The internet didn't just nuke the traditional music industry — it's been wreaking havoc on physical retail locations with increasing effect. Weathering all of this is Hot Topic, which, according to a New York Times report, is still thriving in the face of adversity.

Before their racks were littered with Pop! Funko dolls and pop culture merch ranging from superhero movies to Netflix's most binged content, Hot Topic was a dark, gloomy store teeming with metal shirts for all your entry-level bands and offered a wide selection of body jewelry for piercings your parents didn't know you had along with an assortment of dye to turn your hair the most unnatural of colors. In short, it was any goth's haven.

A lot has changed as the company overhauled its look, shedding its dark interior and gothic logo in favor of a more well-lit store and modern logo. Rather than resisting change, Hot Topic embraced the broader tastes of the younger generation, realizing they didn't identify with just one musical style or genre of TV and film.

"What Hot Topic has managed to do really amazingly — and quietly — is to pivot their products and their brand perception to cater to the next generation and what they’re most interested in," MaryLeigh Bliss, the vice president of content at marketing research firm Ypulse, told the New York Times. "They have completely kept up with what young consumers want."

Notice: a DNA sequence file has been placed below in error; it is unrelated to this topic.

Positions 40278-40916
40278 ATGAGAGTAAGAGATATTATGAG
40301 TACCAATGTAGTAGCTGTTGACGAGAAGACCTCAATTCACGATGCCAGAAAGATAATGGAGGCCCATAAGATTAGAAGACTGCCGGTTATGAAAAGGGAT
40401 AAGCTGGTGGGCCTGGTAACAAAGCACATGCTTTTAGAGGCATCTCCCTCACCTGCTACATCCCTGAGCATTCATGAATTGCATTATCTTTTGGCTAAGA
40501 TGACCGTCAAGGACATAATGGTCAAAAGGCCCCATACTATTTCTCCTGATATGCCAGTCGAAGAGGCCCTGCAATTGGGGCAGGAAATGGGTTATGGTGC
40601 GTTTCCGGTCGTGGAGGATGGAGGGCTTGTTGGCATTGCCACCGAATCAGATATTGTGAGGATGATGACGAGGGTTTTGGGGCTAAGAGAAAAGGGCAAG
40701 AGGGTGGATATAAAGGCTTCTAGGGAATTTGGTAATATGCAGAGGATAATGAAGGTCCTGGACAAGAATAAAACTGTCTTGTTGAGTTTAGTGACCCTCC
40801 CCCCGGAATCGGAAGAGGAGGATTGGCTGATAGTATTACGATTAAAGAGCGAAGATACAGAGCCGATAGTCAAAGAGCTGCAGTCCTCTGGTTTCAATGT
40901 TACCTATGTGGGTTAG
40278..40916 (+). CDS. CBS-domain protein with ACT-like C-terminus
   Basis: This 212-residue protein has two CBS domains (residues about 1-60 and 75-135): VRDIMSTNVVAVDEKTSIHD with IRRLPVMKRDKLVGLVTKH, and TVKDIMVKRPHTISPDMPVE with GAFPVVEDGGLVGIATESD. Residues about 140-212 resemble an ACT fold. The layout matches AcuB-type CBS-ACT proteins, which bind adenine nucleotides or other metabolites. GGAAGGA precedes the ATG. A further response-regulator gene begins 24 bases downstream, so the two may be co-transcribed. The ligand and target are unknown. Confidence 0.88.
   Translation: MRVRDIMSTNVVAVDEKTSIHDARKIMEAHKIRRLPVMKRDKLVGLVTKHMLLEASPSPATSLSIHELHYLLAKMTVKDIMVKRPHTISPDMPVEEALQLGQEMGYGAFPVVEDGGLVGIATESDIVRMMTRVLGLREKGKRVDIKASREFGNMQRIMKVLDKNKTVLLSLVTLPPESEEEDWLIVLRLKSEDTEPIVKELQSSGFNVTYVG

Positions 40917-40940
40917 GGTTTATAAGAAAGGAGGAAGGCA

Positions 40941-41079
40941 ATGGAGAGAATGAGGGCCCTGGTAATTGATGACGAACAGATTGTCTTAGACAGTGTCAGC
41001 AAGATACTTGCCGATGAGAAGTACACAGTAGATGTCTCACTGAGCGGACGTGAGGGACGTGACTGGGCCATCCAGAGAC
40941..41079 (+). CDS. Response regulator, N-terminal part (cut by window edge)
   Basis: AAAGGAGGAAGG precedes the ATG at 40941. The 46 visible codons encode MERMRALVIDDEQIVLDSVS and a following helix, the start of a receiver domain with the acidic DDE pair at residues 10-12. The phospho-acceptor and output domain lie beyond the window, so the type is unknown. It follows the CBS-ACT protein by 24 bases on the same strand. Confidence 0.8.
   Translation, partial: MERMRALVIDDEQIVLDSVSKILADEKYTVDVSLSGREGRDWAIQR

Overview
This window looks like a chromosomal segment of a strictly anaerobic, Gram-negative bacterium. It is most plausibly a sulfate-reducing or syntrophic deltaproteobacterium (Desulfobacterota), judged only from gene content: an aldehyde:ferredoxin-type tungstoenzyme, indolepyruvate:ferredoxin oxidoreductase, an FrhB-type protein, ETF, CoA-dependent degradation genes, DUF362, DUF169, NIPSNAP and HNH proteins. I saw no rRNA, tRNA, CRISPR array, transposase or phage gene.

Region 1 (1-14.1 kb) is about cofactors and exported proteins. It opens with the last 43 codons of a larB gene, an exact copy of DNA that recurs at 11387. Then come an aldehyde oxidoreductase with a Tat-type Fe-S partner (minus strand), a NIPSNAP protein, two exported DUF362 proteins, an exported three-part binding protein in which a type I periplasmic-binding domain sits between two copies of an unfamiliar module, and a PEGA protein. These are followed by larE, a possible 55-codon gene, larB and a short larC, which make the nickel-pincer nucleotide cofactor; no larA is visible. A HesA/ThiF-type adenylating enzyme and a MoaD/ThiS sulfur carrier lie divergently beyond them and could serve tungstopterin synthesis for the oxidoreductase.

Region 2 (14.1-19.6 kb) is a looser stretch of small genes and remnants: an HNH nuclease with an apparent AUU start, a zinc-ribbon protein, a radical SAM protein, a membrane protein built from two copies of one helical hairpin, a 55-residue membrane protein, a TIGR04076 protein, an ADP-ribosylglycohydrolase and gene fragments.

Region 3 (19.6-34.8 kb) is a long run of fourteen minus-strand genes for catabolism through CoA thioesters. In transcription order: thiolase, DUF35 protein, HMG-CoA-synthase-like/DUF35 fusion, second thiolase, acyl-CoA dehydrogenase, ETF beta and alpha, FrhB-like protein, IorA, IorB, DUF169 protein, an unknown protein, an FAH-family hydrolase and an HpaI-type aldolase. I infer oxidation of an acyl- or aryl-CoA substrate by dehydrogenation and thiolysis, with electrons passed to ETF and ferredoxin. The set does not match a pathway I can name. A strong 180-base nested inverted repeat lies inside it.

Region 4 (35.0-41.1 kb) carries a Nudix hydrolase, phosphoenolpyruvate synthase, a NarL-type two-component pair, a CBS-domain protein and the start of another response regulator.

As the rate of mall closures has skyrocketed in recent years, it hasn't signaled a death blow for Hot Topic. There are currently 676 active locations in the United States and Canada, up from the 662 locations that exited in 2014.

In 2013, the retail outlet was acquired by Sycamore Partners for $600 million. Since Hot Topic is a private firm, the financial details of their business have not been disclosed publicly.

Read the full New York Times report here.

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